It sounds to me like you are in the middle between things your mother wants done and the doing because you are the kind and patient and approachable and possibly efficient child. Let's add to that - no insult intended - the fact you are not what your mother thinks of as the must-be-busy-because-parent child.

    You mother hasn't forgotten the hundred dollars you gave her. She's just aware of what you all do for her and reluctant to sound as though she has expectations of you.

    Not petty, not bitchy, just a human being, and a good one at that. Give yourself a break.

  6. Supporting elderly, dementing parents isn't easy. But worse still, as Leonard Cohen wrote, is:
    "I've seen the future, brother:
    it is murder.

    Things are going to slide ...
    There'll be the breaking of the ancient western code
    Your private life will suddenly explode
    There'll be phantoms".

    In 20 years, that will be us :(

  7. Your mum looks like she'd be a nice person, but then so did my mum....
    One of my kids pays private health insurance for me too, because she knows I can't afford it. My brother helps out too, with offers to pay if I ever need a major appliance replaced, like the fridge or washer.
    You're a good family.

  8. Mother needs new clothes. Her current attire is from an amateur production of Mame.

    You're not a good son.

  9. Well Rubye, not much point having views if you don't have big windows to take advantage of them.

    Lad, I have pretty well, but whether I can remember it all, I am not sure. I should do some writing.

    FC, yes, her bills all go to her. At times I have to remind myself that she never stinted on anything for us when we were kids. Actually, she never stinted for herself either, which is why she has no money now. Thanks.

    Hels, stop scaring me. At least she isn't demented yet, but is inclined to drive others to such a place.

    River, your mum wasn't nice? I recall you writing about your father, but not your mother. Your family sound ok.

    RH, you are such a charmer. You may well be right about my mother, but it is hurtful to hear criticism like that.

  10. You think I was serious?

    Wake up to yourself!

  11. Anonymous8:20 pm

    I empathise, seniors can be so frustrating at times! I have to bite my tongue a lot around my Nan, even around my Dad as he gets older. Though sometimes the biting does not work!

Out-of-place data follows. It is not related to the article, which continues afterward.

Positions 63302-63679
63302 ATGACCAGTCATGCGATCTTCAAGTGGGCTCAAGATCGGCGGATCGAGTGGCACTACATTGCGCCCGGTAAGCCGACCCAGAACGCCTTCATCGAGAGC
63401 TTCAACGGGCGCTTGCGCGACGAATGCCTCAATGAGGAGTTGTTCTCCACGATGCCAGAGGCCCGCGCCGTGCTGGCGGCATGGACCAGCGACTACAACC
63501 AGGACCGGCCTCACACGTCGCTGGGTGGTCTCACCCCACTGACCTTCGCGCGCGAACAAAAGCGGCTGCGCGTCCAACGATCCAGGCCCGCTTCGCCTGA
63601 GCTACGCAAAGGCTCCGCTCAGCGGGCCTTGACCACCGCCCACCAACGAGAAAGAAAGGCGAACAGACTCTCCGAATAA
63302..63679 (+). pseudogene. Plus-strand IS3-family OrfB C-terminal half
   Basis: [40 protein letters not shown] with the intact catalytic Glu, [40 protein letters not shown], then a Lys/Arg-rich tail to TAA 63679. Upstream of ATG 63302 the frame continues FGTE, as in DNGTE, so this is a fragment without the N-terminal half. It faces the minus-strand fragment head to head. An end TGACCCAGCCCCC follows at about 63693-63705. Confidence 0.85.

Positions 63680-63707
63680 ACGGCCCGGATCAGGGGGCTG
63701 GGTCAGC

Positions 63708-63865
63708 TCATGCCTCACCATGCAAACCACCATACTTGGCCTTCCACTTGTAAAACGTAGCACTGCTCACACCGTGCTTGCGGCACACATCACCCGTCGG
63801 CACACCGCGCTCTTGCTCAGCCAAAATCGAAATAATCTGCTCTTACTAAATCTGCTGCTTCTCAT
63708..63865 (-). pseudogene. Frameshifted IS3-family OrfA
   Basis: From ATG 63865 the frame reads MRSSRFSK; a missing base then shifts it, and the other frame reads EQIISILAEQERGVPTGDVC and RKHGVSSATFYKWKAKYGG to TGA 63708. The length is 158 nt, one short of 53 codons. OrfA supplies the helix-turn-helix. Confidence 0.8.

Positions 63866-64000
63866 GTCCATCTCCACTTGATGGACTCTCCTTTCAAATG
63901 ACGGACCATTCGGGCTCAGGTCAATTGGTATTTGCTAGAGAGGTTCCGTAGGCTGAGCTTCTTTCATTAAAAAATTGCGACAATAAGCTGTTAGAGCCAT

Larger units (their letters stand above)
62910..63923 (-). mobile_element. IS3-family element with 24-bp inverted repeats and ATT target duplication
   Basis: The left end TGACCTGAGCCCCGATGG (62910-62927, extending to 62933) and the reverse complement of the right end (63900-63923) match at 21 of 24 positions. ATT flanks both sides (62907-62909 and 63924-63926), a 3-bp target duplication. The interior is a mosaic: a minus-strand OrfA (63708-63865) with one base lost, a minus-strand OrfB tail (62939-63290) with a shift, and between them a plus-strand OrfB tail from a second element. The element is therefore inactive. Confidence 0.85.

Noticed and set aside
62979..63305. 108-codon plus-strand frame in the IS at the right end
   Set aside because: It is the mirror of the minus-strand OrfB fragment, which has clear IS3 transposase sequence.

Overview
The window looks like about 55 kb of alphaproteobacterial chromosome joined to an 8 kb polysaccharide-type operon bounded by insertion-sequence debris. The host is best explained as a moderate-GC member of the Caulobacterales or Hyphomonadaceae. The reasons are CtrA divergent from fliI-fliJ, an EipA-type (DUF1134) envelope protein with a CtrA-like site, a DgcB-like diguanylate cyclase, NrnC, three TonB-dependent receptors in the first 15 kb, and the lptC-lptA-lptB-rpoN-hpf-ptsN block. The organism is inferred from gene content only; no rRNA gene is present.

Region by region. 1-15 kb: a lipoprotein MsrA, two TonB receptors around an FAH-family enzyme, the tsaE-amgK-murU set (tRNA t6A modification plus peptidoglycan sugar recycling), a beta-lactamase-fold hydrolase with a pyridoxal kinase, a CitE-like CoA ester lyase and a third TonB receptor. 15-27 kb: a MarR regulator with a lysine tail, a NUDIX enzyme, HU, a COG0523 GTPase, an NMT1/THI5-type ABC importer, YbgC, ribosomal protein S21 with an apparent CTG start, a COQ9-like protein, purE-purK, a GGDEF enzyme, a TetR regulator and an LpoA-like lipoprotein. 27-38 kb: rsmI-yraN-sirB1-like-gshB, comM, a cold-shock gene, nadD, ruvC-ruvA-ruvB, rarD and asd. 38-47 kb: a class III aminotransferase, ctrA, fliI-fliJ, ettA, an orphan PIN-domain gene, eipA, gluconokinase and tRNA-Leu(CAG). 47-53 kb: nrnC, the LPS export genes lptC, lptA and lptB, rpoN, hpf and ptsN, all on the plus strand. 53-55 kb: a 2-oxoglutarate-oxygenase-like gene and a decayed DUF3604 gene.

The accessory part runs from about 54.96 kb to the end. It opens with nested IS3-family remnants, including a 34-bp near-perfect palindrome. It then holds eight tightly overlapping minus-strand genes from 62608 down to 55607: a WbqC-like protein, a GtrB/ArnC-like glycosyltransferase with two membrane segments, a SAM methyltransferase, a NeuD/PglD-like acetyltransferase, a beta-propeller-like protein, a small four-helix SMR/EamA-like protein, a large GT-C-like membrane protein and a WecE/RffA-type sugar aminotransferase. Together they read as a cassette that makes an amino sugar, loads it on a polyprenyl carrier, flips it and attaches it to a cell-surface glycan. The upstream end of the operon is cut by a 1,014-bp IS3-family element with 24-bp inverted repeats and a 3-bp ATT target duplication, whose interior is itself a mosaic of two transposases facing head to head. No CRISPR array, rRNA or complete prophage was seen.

Our surname was changed from a French one to a Danish one and no one is really sure why. I think it was my great great Grandfather that changed it. Odd.


  12. Fen, sometimes you do have to call them to account when they are being silly. Old people do lose perspective on things, especially if they live alone.

  13. Andrew your Mum looks gorgeous, we used to do the same for my Mum after Dad passed away and I can honestly say with all my heart that I wish she were here and we were still doing it now. Treasure her, she may be frustrating at times, but believe me when she's gone you'll miss her like crazy. All done haha!

  14. Your place is over-furnished.

    So is mine.

  15. She looks pretty spunky for someone her age, but yes, I do know that elderly women in pink can be very dangerous.....

  16. Kath, pinks and mauves, she has always liked them.

  17. Yes Grace, I am sure we will miss her. Sometimes I find it difficult to understand how she can have so many medical problems, yet she is actually quite healthy.

  18. Jesus - your mothers sounds lovely!!! I have five sisters only two of us gave her money and paid bills - the rest didn't give a fig and I have trouble with that even now - she suffered because she hid costs from us. Don was the son in law who made sure she was okay as much as we could and these kindnesses are what made him so special - Keep her in her home as long as she is able to be there - I can't imagine a worse fate than having to leave the place you know just when everything else is leaving you...such as health...
    wish I still had a Mum although when i did there were times as with you!

  19. It is very difficult MC. We can see she needs to move but she won't. She is hopeless with money and always has been. The sale of her house could bring her a better life, but she is very used to her present life and quite likes it.